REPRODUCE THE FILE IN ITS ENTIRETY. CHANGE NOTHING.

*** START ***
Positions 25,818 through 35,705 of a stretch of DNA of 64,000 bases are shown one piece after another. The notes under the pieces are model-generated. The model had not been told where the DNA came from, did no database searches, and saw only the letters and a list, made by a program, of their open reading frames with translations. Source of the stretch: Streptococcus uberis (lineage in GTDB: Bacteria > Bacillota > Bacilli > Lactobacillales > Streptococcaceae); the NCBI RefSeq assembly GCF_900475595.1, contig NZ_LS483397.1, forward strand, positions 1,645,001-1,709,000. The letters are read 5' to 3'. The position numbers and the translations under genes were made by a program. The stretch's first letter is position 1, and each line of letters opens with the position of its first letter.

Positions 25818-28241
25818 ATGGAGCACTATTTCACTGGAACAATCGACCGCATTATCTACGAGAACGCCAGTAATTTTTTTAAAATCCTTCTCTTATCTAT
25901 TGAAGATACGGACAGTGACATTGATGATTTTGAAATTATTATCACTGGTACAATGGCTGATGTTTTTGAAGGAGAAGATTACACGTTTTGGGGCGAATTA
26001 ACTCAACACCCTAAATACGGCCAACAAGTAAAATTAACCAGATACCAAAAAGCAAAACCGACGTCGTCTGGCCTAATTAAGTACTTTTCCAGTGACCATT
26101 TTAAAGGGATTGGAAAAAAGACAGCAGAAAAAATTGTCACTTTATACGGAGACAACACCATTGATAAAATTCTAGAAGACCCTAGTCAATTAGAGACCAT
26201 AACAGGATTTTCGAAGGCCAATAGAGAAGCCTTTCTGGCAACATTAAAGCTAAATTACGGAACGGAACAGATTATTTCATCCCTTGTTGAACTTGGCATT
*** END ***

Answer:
Positions 25,818 through 35,705 of a stretch of DNA of 64,000 bases are shown one piece after another. The notes under the pieces are model-generated. The model had not been told where the DNA came from, did no database searches, and saw only the letters and a list, made by a program, of their open reading frames with translations. Source of the stretch: Streptococcus uberis (lineage in GTDB: Bacteria > Bacillota > Bacilli > Lactobacillales > Streptococcaceae); the NCBI RefSeq assembly GCF_900475595.1, contig NZ_LS483397.1, forward strand, positions 1,645,001-1,709,000. The letters are read 5' to 3'. The position numbers and the translations under genes were made by a program. The stretch's first letter is position 1, and each line of letters opens with the position of its first letter.

Positions 25818-28241
25818 ATGGAGCACTATTTCACTGGAACAATCGACCGCATTATCTACGAGAACGCCAGTAATTTTTTTAAAATCCTTCTCTTATCTAT
25901 TGAAGATACGGACAGTGACATTGATGATTTTGAAATTATTATCACTGGTACAATGGCTGATGTTTTTGAAGGAGAAGATTACACGTTTTGGGGCGAATTA
26001 ACTCAACACCCTAAATACGGCCAACAAGTAAAATTAACCAGATACCAAAAAGCAAAACCGACGTCGTCTGGCCTAATTAAGTACTTTTCCAGTGACCATT
26101 TTAAAGGGATTGGAAAAAAGACAGCAGAAAAAATTGTCACTTTATACGGAGACAACACCATTGATAAAATTCTAGAAGACCCTAGTCAATTAGAGACCAT
26201 AACAGGATTTTCGAAGGCCAATAGAGAAGCCTTTCTGGCAACATTAAAGCTAAATTACGGAACGGAACAGATTATTTCATCCCTTGTTGAACTTGGCATT